Svenner lighthouse

Svenner lighthouse


Photo: Jan-Robert Jore
Having a good harbour, Svenner was used as a pilotstation in the 18th century, and a day-mark was erected. The lighthouse was first lit October 22nd. 1874. It was built of solid granite, hewed out by prisoners from the fortress of Akershus in Oslo. The new cast-iron tower came in 1900, and with it a fog-cannon, that is now preserved at the Norwegian Maritime Museum in Oslo. Diaphone equipment was installed in 1931. The station was automated and de-manned in 2002. It is owned by the Government and protected by the Cultural Heritage Act.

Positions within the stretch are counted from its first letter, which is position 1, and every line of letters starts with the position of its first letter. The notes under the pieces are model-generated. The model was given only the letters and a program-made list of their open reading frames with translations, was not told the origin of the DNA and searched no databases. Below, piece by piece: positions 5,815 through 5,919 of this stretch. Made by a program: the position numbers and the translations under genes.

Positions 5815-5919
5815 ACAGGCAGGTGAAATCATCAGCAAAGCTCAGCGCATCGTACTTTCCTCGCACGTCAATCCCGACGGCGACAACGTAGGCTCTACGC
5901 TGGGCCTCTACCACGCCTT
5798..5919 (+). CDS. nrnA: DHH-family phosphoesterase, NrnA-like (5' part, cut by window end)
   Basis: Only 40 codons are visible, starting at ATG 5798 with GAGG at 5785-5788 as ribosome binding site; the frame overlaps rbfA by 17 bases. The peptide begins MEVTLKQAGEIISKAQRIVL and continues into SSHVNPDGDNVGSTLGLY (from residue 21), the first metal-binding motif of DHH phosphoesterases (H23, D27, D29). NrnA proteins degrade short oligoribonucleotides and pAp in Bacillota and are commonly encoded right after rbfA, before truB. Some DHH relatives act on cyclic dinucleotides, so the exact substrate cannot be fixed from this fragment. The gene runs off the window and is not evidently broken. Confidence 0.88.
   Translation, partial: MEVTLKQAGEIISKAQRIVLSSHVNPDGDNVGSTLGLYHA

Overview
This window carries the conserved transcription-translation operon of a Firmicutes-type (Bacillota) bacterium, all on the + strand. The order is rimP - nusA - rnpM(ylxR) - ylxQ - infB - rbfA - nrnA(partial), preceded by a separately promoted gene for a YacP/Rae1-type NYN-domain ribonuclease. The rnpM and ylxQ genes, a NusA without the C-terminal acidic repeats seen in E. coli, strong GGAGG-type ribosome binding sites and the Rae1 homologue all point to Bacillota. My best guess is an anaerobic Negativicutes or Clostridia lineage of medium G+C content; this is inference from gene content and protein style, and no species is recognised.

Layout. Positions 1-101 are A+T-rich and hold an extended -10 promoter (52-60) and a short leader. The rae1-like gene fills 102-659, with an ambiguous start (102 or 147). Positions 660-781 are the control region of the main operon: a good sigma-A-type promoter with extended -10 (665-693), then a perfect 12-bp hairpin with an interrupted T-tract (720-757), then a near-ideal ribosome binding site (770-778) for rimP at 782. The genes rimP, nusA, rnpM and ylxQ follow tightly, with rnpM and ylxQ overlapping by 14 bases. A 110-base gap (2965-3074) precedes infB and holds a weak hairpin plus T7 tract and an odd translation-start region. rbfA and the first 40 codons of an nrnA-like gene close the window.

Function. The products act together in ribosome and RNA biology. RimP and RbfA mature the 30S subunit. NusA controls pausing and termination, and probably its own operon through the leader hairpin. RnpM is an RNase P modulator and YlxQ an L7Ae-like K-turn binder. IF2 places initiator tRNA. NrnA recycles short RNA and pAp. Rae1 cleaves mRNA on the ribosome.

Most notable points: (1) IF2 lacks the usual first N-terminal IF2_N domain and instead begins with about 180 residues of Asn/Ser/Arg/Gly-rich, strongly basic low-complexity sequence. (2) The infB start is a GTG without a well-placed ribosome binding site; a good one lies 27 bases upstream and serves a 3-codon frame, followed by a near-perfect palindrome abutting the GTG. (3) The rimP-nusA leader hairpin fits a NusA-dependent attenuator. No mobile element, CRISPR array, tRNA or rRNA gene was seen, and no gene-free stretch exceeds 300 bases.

Guiding the way
Svenner is a coastal light that shall give the ships a safe landfall at the entrance to the port of Larvik and the historically important naval base in Stavern. The light has two red sectors to warn about the dangerous waters around Rauer to the east and the notorious Rakkebåene to the west. The light sits 40,3 meters above sea level.